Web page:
email spamThis month, the Canadian Anti-Spam Leglslation (CASL) came into effect. If you send email messages in order to directly or indirectly promote your content, then you need to know what this law entails.

Don’t make the mistake of thinking that CASL only applies to publishers who live in Canada. It actually applies to anyone who sends commercial email messages to Canadians. If just one person on your email list lives in Canada or opens your email message in Canada (or if someone joins your list in the future who is has a Canadian email address), then you need to understand CASL.

In simplest terms, any email address that you acquire for email marketing after July 1, 2014 must have documentation with it that proves express (e.g., opt-in form submitted) or implied (e.g., purchased a product from you at some point in time thereby establishing a business relationship) consent.

Keep in mind, implied consent doesn’t exist in perpetuity. At least once every two years, the person on your list who qualified to be on it through implied consent must make another purchase or act in another way to extend the business relationship.

Furthermore, you should take this law seriously. The penalties for the worst violations of CASL can be very expensive. Fines can go up to $1 million for individuals and up to $10 million for businesses.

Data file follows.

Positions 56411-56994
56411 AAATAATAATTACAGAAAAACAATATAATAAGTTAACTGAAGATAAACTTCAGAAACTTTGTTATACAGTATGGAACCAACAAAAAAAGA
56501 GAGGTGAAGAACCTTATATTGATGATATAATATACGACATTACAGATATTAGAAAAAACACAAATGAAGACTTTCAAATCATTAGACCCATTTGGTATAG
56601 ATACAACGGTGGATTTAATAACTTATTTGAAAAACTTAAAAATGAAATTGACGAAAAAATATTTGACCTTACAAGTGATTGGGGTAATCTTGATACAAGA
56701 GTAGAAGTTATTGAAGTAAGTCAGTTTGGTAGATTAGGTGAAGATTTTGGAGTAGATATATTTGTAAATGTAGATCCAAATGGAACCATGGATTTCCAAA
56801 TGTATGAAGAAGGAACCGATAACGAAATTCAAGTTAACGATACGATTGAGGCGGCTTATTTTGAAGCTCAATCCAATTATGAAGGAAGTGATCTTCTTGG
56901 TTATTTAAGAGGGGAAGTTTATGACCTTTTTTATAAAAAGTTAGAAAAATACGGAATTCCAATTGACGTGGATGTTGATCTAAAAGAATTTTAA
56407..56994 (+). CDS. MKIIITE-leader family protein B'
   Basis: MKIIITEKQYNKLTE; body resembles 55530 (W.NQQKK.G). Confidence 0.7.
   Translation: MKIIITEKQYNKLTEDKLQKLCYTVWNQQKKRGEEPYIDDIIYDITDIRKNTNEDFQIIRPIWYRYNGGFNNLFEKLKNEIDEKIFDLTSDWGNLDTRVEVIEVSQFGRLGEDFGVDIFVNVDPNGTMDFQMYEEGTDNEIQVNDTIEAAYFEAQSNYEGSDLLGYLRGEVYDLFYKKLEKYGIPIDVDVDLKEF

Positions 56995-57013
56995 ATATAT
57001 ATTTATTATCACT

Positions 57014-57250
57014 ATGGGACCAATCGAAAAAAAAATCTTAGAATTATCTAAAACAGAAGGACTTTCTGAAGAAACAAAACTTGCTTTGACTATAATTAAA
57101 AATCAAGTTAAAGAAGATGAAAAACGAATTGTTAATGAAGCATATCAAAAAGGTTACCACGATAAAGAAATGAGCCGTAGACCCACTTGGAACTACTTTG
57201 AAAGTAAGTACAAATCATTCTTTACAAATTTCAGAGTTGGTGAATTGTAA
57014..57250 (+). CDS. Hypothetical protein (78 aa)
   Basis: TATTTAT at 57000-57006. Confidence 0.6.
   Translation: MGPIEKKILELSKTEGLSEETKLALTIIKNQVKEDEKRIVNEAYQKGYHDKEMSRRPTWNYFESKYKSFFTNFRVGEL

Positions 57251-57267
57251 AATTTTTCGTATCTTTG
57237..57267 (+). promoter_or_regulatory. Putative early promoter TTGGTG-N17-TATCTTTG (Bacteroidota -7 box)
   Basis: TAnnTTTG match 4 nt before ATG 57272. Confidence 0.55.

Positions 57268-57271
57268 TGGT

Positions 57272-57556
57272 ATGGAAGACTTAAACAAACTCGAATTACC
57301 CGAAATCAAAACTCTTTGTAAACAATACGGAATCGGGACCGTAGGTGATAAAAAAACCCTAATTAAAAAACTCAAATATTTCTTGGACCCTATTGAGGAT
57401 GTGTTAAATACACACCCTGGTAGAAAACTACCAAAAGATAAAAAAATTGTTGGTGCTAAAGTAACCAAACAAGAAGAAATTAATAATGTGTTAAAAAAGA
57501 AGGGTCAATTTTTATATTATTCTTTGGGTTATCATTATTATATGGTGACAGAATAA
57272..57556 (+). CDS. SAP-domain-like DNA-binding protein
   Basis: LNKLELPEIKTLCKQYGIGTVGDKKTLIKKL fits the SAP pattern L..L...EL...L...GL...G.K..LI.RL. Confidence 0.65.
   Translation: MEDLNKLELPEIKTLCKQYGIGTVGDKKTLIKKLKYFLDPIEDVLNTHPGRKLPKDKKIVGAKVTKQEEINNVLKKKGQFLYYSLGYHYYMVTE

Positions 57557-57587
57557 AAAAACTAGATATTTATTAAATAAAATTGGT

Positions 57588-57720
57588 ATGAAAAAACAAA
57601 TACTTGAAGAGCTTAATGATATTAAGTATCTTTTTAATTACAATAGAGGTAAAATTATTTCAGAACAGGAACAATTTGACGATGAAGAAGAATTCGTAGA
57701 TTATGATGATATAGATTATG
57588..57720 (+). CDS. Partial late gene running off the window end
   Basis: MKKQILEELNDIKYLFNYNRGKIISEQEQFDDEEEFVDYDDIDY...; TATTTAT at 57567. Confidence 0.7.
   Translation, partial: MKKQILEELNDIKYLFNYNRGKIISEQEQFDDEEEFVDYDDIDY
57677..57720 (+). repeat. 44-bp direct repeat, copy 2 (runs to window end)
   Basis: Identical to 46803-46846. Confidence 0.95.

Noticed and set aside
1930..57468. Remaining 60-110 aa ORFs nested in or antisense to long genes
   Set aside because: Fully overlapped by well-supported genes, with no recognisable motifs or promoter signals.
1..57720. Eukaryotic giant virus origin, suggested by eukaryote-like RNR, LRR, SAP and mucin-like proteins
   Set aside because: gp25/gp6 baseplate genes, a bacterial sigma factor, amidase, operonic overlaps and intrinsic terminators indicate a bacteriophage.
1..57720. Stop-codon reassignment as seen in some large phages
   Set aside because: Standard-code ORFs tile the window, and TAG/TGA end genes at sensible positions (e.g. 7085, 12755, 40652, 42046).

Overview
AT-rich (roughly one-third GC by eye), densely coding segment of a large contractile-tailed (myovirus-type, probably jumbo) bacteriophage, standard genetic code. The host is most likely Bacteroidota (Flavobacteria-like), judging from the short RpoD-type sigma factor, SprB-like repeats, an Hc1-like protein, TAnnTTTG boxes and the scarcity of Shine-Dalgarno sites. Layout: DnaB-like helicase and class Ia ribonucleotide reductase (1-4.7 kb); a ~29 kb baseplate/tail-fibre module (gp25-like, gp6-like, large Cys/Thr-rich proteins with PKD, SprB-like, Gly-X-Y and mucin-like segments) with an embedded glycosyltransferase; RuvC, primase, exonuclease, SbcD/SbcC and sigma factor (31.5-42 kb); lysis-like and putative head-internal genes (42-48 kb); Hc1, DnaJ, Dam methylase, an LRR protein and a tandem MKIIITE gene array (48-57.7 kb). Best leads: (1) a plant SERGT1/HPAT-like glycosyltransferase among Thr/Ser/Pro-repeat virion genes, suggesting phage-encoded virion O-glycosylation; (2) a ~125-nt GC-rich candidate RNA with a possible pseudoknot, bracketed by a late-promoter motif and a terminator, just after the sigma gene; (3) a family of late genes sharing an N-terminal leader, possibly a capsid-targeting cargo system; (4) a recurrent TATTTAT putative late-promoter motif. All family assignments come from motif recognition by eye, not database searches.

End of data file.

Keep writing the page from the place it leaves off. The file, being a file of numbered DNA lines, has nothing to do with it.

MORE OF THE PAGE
What Should Authoritative Content Publishers Do to Comply with CASL?

There are 10 steps you can take immediately in order to avoid legal problems related to CASL:

  1. Make sure your email opt-in form is very clear in stating that messages sent to list members may be of a commercial nature.
  2. Consider using double opt-in rather than single opt-in processes.
  3. Include a question in your sign-up form asking if the email address ends with .ca (to make it easier to identify them in your database).
  4. Include a question in your sign-up form that asks people to identify whether or not the email address they supply is associated with a physical address or phone number in Canada.
  5. Ensure all email messages you send to your list include an opt-out mechanism and remove email addresses that unsubscribe within 10 days.
  6. Make sure your email messages clearly identify the sender.
  7. All email messages should identify if the message or any parts are included for marketing or income-generation (i.e., they are commercial).
  8. Develop a process to scrub your subscriber list to remove email addresses that were added previously through implied consent but are no longer valid.
  9. Create a process to prove that you received express or implied consent from every person in your email list.
  10. If there are already people from Canada or with Canadian email addresses on your list, send a special message to them asking them to confirm that they have opted in to receive messages from you so you have their consent on file.

Below is an infographic with more tips, and be sure to follow the link at the beginning of the article to visit the official CASL site for all of the details.

CASL infographic

Image: Pete licensed CC BY 2.0